- This thesis is concerned with the concept of personal identity. It aims to identify a simple formulation of what it is for a person x at time t1 to be the same as person y at time t2. In pursuit of this aim, it addresses several metaphysical questions: What are we? Do we have a persistent identity? If so, how does our identity persist? In contemporary debate, there are two established ways of answering these questions. Advocates of biological continuity answer that we are essentially human organisms and that our persistence over time is reducible to biological continuity. Advocates of the rival, psychological view answer that we are essentially persons, whose persistence is reducible to our psychological continuity. Against both of these mainstream views, certain recent works have pointed to the possibility of a new account of personal identity that brings the rival accounts together in a hybrid notion of personal identity. This thesis elaborates and argues for such a hybrid theory of personal identity.
- The thesis is divided into four chapters.
- Chapter 1 begins with an inquiry into the historical roots of the problem of personal identity. It addresses the metaphysical questions of personal identity drawn from early modern philosophers and from contemporary discussions.
- Chapter 2 builds on Aristotle’s pre-modern, hylomorphic theory to suggest that the hybrid notion of identity is best grounded in Aristotle’s metaphysics and embedded in his substance ontology.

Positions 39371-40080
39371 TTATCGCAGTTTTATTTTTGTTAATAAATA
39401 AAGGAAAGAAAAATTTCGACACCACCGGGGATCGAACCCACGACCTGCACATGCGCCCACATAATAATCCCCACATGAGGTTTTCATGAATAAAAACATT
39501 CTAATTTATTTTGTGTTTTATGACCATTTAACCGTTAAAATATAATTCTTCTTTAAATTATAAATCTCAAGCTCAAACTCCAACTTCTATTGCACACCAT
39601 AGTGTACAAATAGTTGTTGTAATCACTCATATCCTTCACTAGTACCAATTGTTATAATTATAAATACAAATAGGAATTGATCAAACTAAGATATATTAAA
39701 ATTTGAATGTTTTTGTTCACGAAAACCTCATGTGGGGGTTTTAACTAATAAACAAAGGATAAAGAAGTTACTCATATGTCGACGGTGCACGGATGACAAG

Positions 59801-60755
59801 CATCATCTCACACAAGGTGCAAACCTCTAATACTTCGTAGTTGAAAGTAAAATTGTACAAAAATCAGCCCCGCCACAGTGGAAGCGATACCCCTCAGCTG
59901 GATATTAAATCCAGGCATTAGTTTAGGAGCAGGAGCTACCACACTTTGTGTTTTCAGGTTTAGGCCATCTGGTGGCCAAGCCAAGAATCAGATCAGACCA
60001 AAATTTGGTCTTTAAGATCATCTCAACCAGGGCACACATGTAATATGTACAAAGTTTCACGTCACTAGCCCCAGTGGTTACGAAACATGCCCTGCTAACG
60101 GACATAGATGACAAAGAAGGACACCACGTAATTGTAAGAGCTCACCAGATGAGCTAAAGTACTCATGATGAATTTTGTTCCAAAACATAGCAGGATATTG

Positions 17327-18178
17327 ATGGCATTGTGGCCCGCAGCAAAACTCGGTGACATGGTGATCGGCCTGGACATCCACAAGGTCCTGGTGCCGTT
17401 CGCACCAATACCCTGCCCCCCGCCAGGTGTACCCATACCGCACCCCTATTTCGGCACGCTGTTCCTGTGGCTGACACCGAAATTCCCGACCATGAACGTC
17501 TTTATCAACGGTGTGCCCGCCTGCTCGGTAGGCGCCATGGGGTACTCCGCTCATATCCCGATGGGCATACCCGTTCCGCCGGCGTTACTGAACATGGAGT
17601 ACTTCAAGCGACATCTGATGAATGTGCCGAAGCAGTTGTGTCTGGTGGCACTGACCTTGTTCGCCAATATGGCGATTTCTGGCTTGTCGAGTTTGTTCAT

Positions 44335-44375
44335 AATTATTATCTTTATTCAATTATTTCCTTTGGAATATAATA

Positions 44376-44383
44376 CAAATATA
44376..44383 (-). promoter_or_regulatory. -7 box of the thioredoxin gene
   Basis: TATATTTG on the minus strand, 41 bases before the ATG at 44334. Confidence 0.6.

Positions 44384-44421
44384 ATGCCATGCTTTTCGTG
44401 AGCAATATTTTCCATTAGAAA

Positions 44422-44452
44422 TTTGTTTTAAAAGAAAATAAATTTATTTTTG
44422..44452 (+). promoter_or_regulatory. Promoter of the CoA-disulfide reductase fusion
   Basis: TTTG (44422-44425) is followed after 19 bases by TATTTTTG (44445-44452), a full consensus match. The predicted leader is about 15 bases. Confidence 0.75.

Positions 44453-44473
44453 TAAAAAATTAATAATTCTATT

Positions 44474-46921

- Chapter 3 proposes that the most reasonable conception of what we are and how we persist is based on non-reductionist aspects of identity. This chapter draws on and extends Chapter 2’s Aristotelian account of identity by focusing on how the principle of individuation functions within contemporary debate. It argues that constructing and using Aristotle’s non-reductionist model warrants a contemporary hylomorphic view of identity, which renders the hybrid conception plausible.
- Chapter 4 brings both Eric Olson’s animalism and Lynne Rudder Baker’s constitution view into consideration, arguing that their theoretical innovations can be accommodated by the hybrid view.
- The hybrid view proposes that we are essentially embodied, thinking beings. It is thus both non-reductionist and non-dualistic. This thesis supports the case for this view by moving from its Aristotelian foundations to contemporary debate, and by arguing for the view’s rational superiority over its philosophical rivals.
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